Duhaime's Law Dictionary


Parentelic Definition:

Lineal; an intestate estate distribution that promotes lineal descendants.

Related Terms: Lineal Descendant, Intestate

A system of estate distribution that promotes the inheritance of blood relatives of the deceased.1

An article published in the Canadian Estates, Trusts & Pensions Journal contrasted a parentelic intestate system with one based on degrees of consanguinity as follows:

"A change from the current scheme of intestate distribution
depending on degrees of consanguinity to a parentelic one, i.e., a system based on the line of descent from the closest common ancestor of the deceased person and the relative in question, is recommended.

"The existing and proposed systems produce the same results except where remote kin are entitled to take in an intestacy. Under the existing degrees of kinship system, a closer relative and a much more remote one may take the same share if there is no surviving spouse or issue, because they are of the same degree of kinship. Under a parentelic system, the closer relative in the line of descent from the common ancestor will always take ahead of a more remote relative."

In a 2013 manual written for paralegals, edited by lawyer Leah Sandhu, this description is offered:

"Under the parentelic (intestate estate distribution) system, which follows the line of descent from the closest common ancestor, the intestate's estate is divided among the closest kin, with the degrees of kinship counted upward from the deceased (No. 0) to the nearest common ancestor of the deceased (e.g. parents would be Degree No. 1) and then down to their descendants (siblings would be Degree No. 2). Under this system, the descendants of the nearest common ancestor take from the deceased's estate before descendants of a more remote ancestor.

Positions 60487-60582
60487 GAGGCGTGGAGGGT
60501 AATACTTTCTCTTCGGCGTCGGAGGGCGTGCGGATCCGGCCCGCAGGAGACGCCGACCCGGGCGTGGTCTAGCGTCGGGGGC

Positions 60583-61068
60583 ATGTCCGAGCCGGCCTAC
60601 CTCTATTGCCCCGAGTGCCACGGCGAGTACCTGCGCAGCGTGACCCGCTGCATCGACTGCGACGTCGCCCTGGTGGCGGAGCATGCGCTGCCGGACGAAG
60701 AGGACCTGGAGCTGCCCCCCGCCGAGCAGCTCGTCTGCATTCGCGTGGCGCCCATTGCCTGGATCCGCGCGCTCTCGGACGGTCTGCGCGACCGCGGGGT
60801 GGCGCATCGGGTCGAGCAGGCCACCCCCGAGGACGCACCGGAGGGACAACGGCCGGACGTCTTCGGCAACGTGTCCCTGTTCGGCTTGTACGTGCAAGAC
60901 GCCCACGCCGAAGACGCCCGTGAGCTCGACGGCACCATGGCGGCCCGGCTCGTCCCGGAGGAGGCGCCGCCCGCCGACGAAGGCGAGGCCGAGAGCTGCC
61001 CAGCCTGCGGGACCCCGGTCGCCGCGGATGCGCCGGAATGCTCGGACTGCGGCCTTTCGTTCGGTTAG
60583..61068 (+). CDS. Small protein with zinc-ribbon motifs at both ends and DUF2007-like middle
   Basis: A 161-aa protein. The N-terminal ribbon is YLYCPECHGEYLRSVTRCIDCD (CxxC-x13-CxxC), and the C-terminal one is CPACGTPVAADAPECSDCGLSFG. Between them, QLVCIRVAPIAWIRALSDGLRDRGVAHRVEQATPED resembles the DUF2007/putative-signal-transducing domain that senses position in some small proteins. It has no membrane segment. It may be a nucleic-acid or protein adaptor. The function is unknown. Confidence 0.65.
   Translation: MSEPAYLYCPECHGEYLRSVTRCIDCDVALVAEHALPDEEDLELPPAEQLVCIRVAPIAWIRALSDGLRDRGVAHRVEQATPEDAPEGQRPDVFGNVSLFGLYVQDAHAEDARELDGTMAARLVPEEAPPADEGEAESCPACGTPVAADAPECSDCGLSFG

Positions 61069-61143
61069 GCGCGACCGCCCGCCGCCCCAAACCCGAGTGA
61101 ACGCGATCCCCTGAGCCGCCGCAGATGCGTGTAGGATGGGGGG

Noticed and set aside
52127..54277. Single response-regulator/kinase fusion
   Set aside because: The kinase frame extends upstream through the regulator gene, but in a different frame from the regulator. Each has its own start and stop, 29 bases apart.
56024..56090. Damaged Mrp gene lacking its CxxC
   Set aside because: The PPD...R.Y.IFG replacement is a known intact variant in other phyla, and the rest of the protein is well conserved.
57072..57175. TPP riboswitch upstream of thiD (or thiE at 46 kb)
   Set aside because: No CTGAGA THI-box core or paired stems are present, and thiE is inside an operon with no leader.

"This system allows a more even division between the two sides of an intestate's family since a descendant of a common ancestor will take an equal share even though there is another descendant of the same common ancestor with a higher degree of consanguinity (who would take all under the existing system)."

REFERENCES:

  • NOTE 1: Burns, Fiona, Intestacy Law in Australia, England and Singapore - Another Aid to Social Sustainability in an Ageing Population, 2012 Sing. J. L. S. 366 (2012) at page 368.
  • Sandhu, Leah, editor, Guide to Wills and Estates (Gibson, BC: Evin Ross Publications, 2013).
  • Wills, Estates and Succession: A Modern Legal Framework, 27 Est.Tr. & Pensions J. 11 (2007-2008, purporting to excerpt from the a report for the British Columbia Law Institute by the members of the Succession Law Reform Project, BCLI Report #45, June 2006).

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